Lethal Screenplay

You have to admire Shane Black. The guy writes ludicrous, thoroughly implausible scripts that should be laughed out of existence based on their premises alone, fleshes them out with brainless banter and stereotypical characters, and then sells them for more money than many far superior independent films have for their entire budgets. Black had one bona fide hit with his first produced screenplay, 1987's Lethal Weapon. You could make a very persuasive case that the screen chemistry between Mel Gibson and Danny Glover had far more to do with that film's success than did the quality of the writing, especially considering the box-office performance of Weapon 2 and 3, neither of which was written by Black but both of which starred Gibson and Glover and comic foil Joe Pesci. But even if you give Black the benefit of the doubt on Lethal Weapon, his subsequent output -- The Monster Squad, The Last Action Hero, The Last Boy Scout -- still emits a stench unrivaled by that of any other screenwriter this side of Iron Joe Eszterhas, whose authorship of last year's execrable back-to-back dreck Showgirls and Jade set a new standard of screenwriting incompetence by which all bad scripts shall henceforth be measured.

Like Eszterhas, Black has never met an action movie cliche he didn't use -- and reuse, and reuse, and reuse. Penis-length jokes, misogyny, kinky sex, gay bashing -- all constitute fair game for these two hacks. It's almost like they have a private bet to see who can recycle the hoariest material and hawk it for the most money.

Black poses a serious challenge to Eszterhas's throne with The Long Kiss Goodnight, a preposterous spy flick for which he reportedly received four million dollars. Now, you can't blame Black for taking the money, but you have to wonder what was going through the tiny minds of the morons who shelled out that kind of dough for a movie about -- get this -- a frumpy, mild-mannered suburban schoolteacher and single mother who used to be a deadly, highly skilled secret agent and femme fatale. (She suffers from amnesia and therefore remembers nothing of her covert activities.) The bad guys left her for dead eight years ago, but one of these incarcerated ne'er-do-wells sees footage of her on TV playing Mrs. Santa Claus in a Christmas parade. The dude breaks out of prison, tracks her down, and attempts to finish her off, at which point the woman's long-suppressed fighting skills fortuitously reassert themselves. Stuff like that happens every day.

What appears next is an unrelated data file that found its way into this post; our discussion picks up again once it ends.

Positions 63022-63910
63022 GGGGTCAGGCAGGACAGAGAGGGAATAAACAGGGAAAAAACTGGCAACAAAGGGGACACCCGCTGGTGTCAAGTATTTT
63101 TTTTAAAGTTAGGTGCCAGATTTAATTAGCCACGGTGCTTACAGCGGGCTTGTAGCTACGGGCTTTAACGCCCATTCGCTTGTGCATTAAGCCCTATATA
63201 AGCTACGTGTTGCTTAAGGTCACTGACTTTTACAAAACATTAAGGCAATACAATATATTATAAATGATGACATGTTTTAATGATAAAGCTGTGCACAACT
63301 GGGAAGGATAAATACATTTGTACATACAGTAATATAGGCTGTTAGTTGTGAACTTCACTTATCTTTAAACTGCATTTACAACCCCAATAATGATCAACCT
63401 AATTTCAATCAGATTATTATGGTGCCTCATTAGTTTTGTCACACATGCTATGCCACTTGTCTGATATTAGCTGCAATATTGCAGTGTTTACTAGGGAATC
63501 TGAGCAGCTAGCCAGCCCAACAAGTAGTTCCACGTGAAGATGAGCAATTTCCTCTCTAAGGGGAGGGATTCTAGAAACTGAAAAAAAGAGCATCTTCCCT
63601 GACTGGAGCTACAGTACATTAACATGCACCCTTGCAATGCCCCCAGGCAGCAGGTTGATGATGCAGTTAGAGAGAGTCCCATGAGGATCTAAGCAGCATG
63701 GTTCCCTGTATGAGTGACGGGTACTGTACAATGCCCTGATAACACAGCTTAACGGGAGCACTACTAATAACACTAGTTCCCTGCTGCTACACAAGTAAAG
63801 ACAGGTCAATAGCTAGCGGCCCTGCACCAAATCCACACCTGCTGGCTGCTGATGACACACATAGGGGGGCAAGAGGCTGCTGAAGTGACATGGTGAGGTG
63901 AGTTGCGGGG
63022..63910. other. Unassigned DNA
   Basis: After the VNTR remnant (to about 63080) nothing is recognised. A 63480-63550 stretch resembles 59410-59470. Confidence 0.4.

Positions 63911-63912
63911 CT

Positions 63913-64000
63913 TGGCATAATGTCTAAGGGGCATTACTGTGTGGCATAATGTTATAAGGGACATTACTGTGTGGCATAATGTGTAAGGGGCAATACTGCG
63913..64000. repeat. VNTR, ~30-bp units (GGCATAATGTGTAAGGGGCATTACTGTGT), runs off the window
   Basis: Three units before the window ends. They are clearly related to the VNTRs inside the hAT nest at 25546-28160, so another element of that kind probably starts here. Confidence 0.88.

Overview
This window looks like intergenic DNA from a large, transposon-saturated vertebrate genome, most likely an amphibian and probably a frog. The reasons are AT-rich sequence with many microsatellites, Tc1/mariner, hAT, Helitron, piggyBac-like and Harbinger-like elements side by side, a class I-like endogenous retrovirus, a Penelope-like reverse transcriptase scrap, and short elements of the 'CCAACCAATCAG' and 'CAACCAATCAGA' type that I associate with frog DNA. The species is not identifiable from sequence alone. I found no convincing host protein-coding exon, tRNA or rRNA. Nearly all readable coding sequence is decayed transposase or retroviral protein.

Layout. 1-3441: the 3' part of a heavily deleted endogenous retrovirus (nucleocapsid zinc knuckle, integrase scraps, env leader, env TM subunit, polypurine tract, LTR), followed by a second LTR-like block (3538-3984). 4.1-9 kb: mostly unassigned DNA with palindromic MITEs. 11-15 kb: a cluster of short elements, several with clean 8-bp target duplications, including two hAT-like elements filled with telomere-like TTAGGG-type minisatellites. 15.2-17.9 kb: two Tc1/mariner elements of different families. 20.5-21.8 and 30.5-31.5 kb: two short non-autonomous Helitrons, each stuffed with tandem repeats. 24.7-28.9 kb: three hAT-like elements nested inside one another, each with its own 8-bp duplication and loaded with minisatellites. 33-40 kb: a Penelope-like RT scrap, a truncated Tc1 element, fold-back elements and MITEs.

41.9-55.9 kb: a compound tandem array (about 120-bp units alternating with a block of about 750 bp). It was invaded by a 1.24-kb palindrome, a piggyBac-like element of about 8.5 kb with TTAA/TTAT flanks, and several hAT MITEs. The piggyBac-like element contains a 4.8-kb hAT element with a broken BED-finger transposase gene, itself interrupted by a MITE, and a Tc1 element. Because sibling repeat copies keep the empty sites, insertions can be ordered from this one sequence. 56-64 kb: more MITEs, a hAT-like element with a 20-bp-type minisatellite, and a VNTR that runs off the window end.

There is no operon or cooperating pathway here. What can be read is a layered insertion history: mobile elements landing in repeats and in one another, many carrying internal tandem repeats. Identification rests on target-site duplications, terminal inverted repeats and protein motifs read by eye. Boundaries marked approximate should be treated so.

The schoolteacher's name is Samantha Caine. Her alter ego is Charly Baltimore -- a low-profile secret agent name if there ever was one. Samantha/Charly teams up with a hapless private investigator and petty scam artist named Mitch Henessey. Charly and Henessey go together like, well, perfume and cognac. Kinda now, kinda wow, kinda pow!

Geena Davis plays Charly; Samuel L. Jackson pours himself into Henessey. She's a chick and he's a dick but it still boils down to a bickering black-and-white buddy flick. From Tony Curtis and Sidney Poitier through Gene Wilder and Richard Pryor, few action film conventions have been as overused. Jackson, fine actor though he is, has made a minicareer of grudging salt-and-pepper partnerships, teaming with Nicolas Cage in Amos & Andrew, David Caruso in Kiss of Death, Emilio Estevez in the Lethal Weapon takeoff National Lampoon's Loaded Weapon 1, Bruce Willis in Die Hard: With a Vengeance, and of course, John Travolta in Pulp Fiction. It's been nine years since Shane Black first trotted out the gimmick in Lethal Weapon. The Long Kiss Goodnight marks the third time (The Last Boy Scout matched Bruce Willis with Damon Wayans) in five screenplays that Black has gone to the well. So much for originality.

The movie defies probability at every turn; Charly and Henessey leap into one absurd predicament after another. Singling out a favorite is a difficult task, but the scene where a grenade explodes in a narrow corridor deserves special mention. Our heroes have time to trade wisecracks as they flee the fireball; naturally, the dynamic duo burst through a window just as the flames catch up. But wait! They were on the third floor; looming below is the rock-hard, ice-covered, bone-jarring surface of a lake. In midplummet, however, cool-hand Charly calmly uses her automatic rifle to shoot a hole in the ice. She and Henessey crash through and into the icy but cushioning water a split second later.

The Long Kiss Goodnight deserves some credit for having a female as the lead in an action movie. But Geena Davis? Didn't the producers know about Cutthroat Island? That film -- the most expensive flop in movie history -- starred Davis and was directed by her husband Renny Harlin, who also helms Goodnight. You'd think investors would be a tad leery about backing that team again, especially considering the screenwriter. Perhaps a movie about a female James Bond could work with, say, Linda Hamilton or Angela Bassett. But Geena Davis? She wasn't even the tougher half of Thelma & Louise.

The film's exuberantly unrealistic thrills and spills give the audience its share of unintentional guffaws; the pathetic dialogue generates even more. Sample exchange: "You're Waldman?" "No, I'm the Hills Brothers bean buyer." And one nefarious villain actually comes up with this howler (not meant to be funny): "A woman's face never looks quite so beautiful as when it's distended in pain; witness childbirth."

Childbirth, hell. You wanna see faces distended in pain, witness the audience. If there's any justice in this world, this Long Kiss will spell goodnight for the career of Shane Black.

The Long Kiss Goodnight.
Written by Shane Black; directed by Renny Harlin; with Geena Davis, Samuel L. Jackson, Yvonne Zima, and Craig Bierko.


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